1966 was a good year for football on Merseyside….oh, and for England too! When the World Cup was held in this country in July that year, Liverpool had just won the League and Everton the FA Cup.
In the museum’s collections we have a number of items which relate to World Cup matches played at Goodison Park, including match tickets, a visitor guide to the city for fans, an invite and menu from a special luncheon given by The Lord Mayor and Lady Mayoress of Liverpool on the occasion of the semi-final of the World Cup at the Town Hall, Liverpool City Transport tickets for overseas visitors and spectator notices.
Tickets from the five games held at Goodison Park were recently kindly donated by Jack Mulvey, an Everton fan. He tells us more – “It was with great anticipation that I queued at Goodison to purchase my tickets. Although I was a regular at the Gwladys St. end the demand for tickets was so great that I could only purchase one. All the other four were for the Park end; three group games and one Quarter Final. Every game cost the same price 7/6d (37.5pence in today’s money).
To add even more excitement, Brazil, the reigning world champions were to play all three group games at Goodison. I remember that it was also announced that England would play the semi-final at Goodison if they got through. Everybody felt cheated when they did get to the semi-final but mysteriously they ended playing at Wembley where they had played all their games.
The first game was held on a Tuesday night, Brazil v Bulgaria. At the time I lived in Huyton so I got the 9C bus to Old Swan and then the Football Special to the ground. I remember bumping into a friend from junior school, Kenny Pearson at the bus stop so we ended up going together. The Brazil team included Pele, rated the best player in the world, if not of all time. Brazil won the game 2-0, with Garrincha scoring from a free kick at the Park end. It was the first time I had ever seen anybody bend a ball around the wall into the top corner of the goal (this was in the days of the old heavy ball as well, not like today’s ones.)
The second game was held on a Friday night, Brazil v Hungary. It was a wonderful game. It finished 3-1 to Hungary which was a shock result, although the Hungarians did receive some criticism for their treatment of Pele. I remember a letter being published in the Echo thanking the crowd for the support they received.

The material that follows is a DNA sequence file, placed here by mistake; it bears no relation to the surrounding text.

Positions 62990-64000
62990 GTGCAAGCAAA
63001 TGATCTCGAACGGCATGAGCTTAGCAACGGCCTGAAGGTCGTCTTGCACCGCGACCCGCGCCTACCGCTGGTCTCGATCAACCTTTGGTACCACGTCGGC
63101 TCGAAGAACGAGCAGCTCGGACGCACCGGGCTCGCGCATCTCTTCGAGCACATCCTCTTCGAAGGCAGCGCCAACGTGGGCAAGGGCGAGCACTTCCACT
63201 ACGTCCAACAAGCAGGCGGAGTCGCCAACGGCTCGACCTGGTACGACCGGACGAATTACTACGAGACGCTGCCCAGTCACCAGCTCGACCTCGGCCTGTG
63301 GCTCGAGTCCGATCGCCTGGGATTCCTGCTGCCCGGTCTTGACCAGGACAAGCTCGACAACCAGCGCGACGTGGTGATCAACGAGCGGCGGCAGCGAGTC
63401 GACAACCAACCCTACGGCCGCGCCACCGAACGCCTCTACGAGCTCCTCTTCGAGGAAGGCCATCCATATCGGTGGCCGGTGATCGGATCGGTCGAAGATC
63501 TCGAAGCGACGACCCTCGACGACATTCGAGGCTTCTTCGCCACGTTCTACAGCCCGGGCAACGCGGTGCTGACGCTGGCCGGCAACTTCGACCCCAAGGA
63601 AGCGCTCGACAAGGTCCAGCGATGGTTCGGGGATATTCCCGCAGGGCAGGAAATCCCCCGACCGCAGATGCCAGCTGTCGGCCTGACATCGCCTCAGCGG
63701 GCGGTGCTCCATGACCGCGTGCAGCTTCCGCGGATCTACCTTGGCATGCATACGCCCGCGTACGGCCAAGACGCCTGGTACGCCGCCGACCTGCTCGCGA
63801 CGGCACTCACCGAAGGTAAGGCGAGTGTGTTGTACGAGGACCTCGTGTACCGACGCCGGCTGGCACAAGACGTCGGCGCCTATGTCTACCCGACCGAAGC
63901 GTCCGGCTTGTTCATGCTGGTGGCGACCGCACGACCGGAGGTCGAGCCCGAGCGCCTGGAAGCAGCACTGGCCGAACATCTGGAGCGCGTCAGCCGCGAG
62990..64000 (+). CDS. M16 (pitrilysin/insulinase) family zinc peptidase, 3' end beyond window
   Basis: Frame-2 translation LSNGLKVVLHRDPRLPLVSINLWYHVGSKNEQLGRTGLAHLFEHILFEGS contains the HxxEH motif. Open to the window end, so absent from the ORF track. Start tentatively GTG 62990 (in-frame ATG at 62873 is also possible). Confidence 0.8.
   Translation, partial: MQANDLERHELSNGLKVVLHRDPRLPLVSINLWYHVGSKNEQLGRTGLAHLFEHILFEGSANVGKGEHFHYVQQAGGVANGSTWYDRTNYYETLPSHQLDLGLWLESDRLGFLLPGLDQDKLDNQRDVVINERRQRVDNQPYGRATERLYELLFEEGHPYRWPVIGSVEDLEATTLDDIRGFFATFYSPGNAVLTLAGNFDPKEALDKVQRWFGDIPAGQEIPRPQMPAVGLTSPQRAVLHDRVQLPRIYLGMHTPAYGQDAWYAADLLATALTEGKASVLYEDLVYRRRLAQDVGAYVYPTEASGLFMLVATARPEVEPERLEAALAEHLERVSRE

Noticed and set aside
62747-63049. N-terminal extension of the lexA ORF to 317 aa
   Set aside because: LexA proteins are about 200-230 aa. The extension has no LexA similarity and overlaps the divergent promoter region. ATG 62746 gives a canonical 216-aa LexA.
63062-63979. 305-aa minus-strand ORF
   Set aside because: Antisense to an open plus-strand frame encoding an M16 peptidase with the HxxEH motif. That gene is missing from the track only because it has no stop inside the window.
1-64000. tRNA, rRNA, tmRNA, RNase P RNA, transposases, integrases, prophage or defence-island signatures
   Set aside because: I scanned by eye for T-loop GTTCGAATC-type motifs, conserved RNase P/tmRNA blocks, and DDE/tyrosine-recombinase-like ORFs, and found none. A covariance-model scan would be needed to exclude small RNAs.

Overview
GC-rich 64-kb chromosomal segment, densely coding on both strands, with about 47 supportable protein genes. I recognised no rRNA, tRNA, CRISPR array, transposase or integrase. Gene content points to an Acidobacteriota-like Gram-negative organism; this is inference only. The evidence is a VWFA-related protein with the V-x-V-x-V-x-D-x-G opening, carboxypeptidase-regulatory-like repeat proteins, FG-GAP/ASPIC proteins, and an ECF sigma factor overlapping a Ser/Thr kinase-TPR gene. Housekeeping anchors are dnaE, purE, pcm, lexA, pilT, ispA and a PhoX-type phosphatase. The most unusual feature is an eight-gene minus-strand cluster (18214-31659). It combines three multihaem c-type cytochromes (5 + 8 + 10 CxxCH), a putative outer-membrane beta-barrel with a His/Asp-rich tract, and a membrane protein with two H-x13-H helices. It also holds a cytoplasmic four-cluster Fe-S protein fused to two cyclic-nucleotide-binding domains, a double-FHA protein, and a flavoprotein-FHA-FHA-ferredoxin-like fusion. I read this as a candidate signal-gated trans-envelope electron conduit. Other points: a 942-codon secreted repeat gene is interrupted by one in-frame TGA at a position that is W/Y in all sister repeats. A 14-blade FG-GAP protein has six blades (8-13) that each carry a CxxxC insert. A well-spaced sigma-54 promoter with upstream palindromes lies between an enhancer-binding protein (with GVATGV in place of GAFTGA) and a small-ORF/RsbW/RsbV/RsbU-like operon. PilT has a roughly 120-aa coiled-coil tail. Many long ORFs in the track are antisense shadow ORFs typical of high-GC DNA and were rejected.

The last group game was Brazil v Portugal. This was a game Brazil had to win to go through and they made several changes to the team, with Pele playing (though not fully fit). The Portuguese team included the wonderful Eusebio. Pele received some very rough treatment early on and went off injured. He came back on but was promptly kicked again and left the field for good. Portugal was too strong and ran out winners 3-1 with Eusebio scoring 2 goals.
The quarter-final was held on a Saturday afternoon, 3.00pm kick-off between Portugal and North Korea who had sensationally beaten Italy to get through. North Korea raced into a 3-0 lead within the first 20 minutes but once Portugal scored their first goal you felt they would go on to win 5-3 with Eusebio scoring 4 goals. I can still remember North Korea’s best player, Pak Do Ik. The semi-final was held on the following Monday night between Russia and West Germany. The German team included a young Franz Beckenbauer, Uwe Seeler the centre-forward, plus Haller, Schnellinger and Overath. Yashin made a mistake for the second German goal allowing Beckenbauer’s shot to go in by the post when he thought it was going wide. The Russians scored a late goal but West Germany ran out winners 2-1 to go through and play England in the final. And we all know how that ended!”
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